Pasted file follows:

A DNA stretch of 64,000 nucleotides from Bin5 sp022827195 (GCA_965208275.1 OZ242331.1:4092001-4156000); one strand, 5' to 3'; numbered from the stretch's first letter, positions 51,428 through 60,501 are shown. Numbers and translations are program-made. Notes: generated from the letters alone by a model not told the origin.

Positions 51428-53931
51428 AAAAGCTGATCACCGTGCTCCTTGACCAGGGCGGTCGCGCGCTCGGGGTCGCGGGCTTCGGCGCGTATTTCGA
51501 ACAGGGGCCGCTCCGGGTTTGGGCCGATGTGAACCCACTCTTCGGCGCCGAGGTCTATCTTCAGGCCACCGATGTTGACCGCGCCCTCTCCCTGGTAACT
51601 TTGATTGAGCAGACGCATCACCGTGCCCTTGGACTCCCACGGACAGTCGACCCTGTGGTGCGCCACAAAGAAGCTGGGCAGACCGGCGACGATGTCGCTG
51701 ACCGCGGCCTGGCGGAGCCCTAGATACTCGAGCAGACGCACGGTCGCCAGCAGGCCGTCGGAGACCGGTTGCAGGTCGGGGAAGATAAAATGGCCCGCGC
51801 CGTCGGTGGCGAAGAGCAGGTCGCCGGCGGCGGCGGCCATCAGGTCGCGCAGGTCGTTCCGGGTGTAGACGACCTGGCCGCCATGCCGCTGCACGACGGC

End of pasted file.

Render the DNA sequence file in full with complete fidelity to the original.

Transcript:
A DNA stretch of 64,000 nucleotides from Bin5 sp022827195 (GCA_965208275.1 OZ242331.1:4092001-4156000); one strand, 5' to 3'; numbered from the stretch's first letter, positions 51,428 through 60,501 are shown. Numbers and translations are program-made. Notes: generated from the letters alone by a model not told the origin.

Positions 51428-53931
51428 AAAAGCTGATCACCGTGCTCCTTGACCAGGGCGGTCGCGCGCTCGGGGTCGCGGGCTTCGGCGCGTATTTCGA
51501 ACAGGGGCCGCTCCGGGTTTGGGCCGATGTGAACCCACTCTTCGGCGCCGAGGTCTATCTTCAGGCCACCGATGTTGACCGCGCCCTCTCCCTGGTAACT
51601 TTGATTGAGCAGACGCATCACCGTGCCCTTGGACTCCCACGGACAGTCGACCCTGTGGTGCGCCACAAAGAAGCTGGGCAGACCGGCGACGATGTCGCTG
51701 ACCGCGGCCTGGCGGAGCCCTAGATACTCGAGCAGACGCACGGTCGCCAGCAGGCCGTCGGAGACCGGTTGCAGGTCGGGGAAGATAAAATGGCCCGCGC
51801 CGTCGGTGGCGAAGAGCAGGTCGCCGGCGGCGGCGGCCATCAGGTCGCGCAGGTCGTTCCGGGTGTAGACGACCTGGCCGCCATGCCGCTGCACGACGGC